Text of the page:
Want to read Slashdot from your mobile device? Point it at m.slashdot.org and keep reading!

 



Forgot your password?
typodupeerror

Slashdot videos: Now with more Slashdot!

  • View

  • Discuss

  • Share

We've improved Slashdot's video section; now you can view our video interviews, product close-ups and site visits with all the usual Slashdot options to comment, share, etc. No more walled garden! It's a work in progress -- we hope you'll check it out (Learn more about the recent updates).

×
Government Open Source Software The Almighty Buck United States

Ask Slashdot: Open Source Tax Software? 387

Posted by timothy
from the enclose-a-stinkbug-with-each-envelope dept.
An anonymous reader writes "I finally started looking at my taxes and instead of handing over my personal information and money to TurboTax I was wondering if there were any recommendations for freely available/open source tax software? Ideally, the data would be stored in a portable, open format. I wouldn't really need a GUI, but something that filled out PDF forms would be nice." It's a question that just won't go away. Open source solution or not, if you're a U.S. taxpayer, the deadline for filing is nearly to hand.
This discussion has been archived. No new comments can be posted.

Ask Slashdot: Open Source Tax Software?

Comments Filter:
  • by Anonymous Coward on Tuesday April 10, 2012 @11:31AM (#39632603)

    Rumor has it if you just send in your tax documents without filling anything in they will calculate your taxes for you and give you many deductions you might not have thought you could do.

  • by autocannon (2494106) on Tuesday April 10, 2012 @11:35AM (#39632661)

    Yes, go use some free open source "stuff" to file your taxes. Hope it works, hope it's accurate. Oh, and hope they update it multiple times every god damn year to keep up to date with the ever changing tax code. But hey, it's free right. Why would anyone want to actually support software developers by "paying" for software.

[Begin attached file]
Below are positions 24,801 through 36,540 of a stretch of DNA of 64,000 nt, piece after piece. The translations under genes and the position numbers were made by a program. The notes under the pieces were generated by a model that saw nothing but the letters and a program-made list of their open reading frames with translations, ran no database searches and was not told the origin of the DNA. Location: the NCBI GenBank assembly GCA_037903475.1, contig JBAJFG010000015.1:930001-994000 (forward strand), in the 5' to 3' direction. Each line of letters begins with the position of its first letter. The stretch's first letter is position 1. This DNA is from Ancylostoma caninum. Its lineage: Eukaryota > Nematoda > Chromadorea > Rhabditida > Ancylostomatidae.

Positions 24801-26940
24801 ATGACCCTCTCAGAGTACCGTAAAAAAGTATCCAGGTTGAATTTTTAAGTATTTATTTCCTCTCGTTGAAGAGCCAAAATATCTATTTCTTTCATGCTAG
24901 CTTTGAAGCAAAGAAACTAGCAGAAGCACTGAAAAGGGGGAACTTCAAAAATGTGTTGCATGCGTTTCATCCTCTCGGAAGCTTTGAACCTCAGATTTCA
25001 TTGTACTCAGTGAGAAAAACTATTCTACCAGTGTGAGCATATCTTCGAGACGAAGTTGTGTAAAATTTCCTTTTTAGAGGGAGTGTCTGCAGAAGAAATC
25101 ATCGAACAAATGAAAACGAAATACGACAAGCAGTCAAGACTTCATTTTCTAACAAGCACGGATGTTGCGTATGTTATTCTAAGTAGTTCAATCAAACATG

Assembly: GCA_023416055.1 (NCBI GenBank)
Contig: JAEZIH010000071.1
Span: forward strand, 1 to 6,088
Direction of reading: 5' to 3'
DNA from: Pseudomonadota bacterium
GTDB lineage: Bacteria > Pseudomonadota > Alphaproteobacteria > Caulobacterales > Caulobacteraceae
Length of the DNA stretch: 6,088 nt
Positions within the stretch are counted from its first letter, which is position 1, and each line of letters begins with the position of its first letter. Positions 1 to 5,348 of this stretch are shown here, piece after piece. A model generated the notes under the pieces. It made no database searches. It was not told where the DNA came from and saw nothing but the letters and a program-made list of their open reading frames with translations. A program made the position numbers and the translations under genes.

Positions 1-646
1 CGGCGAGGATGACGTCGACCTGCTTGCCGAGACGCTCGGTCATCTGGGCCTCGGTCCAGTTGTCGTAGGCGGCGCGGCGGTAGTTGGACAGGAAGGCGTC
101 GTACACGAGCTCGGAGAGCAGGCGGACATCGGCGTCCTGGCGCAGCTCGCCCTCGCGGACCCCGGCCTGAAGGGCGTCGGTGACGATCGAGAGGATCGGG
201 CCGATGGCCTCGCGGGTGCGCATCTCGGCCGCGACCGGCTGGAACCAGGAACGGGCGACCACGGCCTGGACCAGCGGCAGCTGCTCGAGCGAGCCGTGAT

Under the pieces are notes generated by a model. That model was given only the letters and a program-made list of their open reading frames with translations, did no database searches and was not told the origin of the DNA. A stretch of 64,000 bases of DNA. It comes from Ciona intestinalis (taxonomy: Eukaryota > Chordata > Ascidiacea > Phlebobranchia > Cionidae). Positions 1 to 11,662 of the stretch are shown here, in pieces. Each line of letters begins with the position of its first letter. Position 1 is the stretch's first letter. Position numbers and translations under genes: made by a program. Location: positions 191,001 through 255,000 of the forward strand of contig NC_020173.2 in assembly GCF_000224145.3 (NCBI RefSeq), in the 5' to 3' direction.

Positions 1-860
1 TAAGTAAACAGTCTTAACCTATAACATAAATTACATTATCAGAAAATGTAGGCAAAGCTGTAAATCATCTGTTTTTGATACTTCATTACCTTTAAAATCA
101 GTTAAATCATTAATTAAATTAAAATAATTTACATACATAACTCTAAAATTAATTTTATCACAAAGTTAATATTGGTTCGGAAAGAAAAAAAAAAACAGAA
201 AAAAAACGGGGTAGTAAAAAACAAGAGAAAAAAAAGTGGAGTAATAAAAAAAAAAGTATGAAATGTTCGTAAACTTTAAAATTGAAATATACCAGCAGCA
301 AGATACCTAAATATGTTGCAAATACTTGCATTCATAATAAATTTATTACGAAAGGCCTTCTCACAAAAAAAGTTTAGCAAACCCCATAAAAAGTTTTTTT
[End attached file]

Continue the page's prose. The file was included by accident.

Seriously, what is the obsession here with people wanting everything for free? You want to do your taxes for free, sit down with the paper form and do them. If Turbotax is too expensive for you, try TaxAct. It was $20 to efile both state and federal this year.

  • by alexander_686 (957440) on Tuesday April 10, 2012 @12:08PM (#39633297)

    First, it’s not Turbo Tax which is lobbing for this stuff. They don’t have too. There is enough lobbyist pushing their special interest and crack pot positions searching for short term gain that they don’t need to spend the money – it’s done for them.

    Second, It’s not that it’s technically difficult; it’s the Certification and fast turn around time.

    It’s not like a word processor in which you can start off with the basic stuff and add stuff later. Nor is it static like a word processor – each year the IRS tweaks stuff. You kind of need the whole package up and running – perfectly - by February 1st.

    At least they make the on-line software free for the easy, low income, returns.

    That being said, I would like the IRS to come out with some basic tax forms which do the calculations and look up by itself. i.e., you would still need input the numbers, but the simple “multiple by 28%” and “Look up income in tax table” would be automated.

    Or even better, tax simplification. Less work spent on make work, fewer loop holes to abuse.

  • by rssrss (686344) on Tuesday April 10, 2012 @12:14PM (#39633419)

    I am a lawyer. I used to do my taxes myself without purchasing a tax program. I wrote a spreadsheet to do the calculations, because doing them by hand was tedious, complicated, and error prone.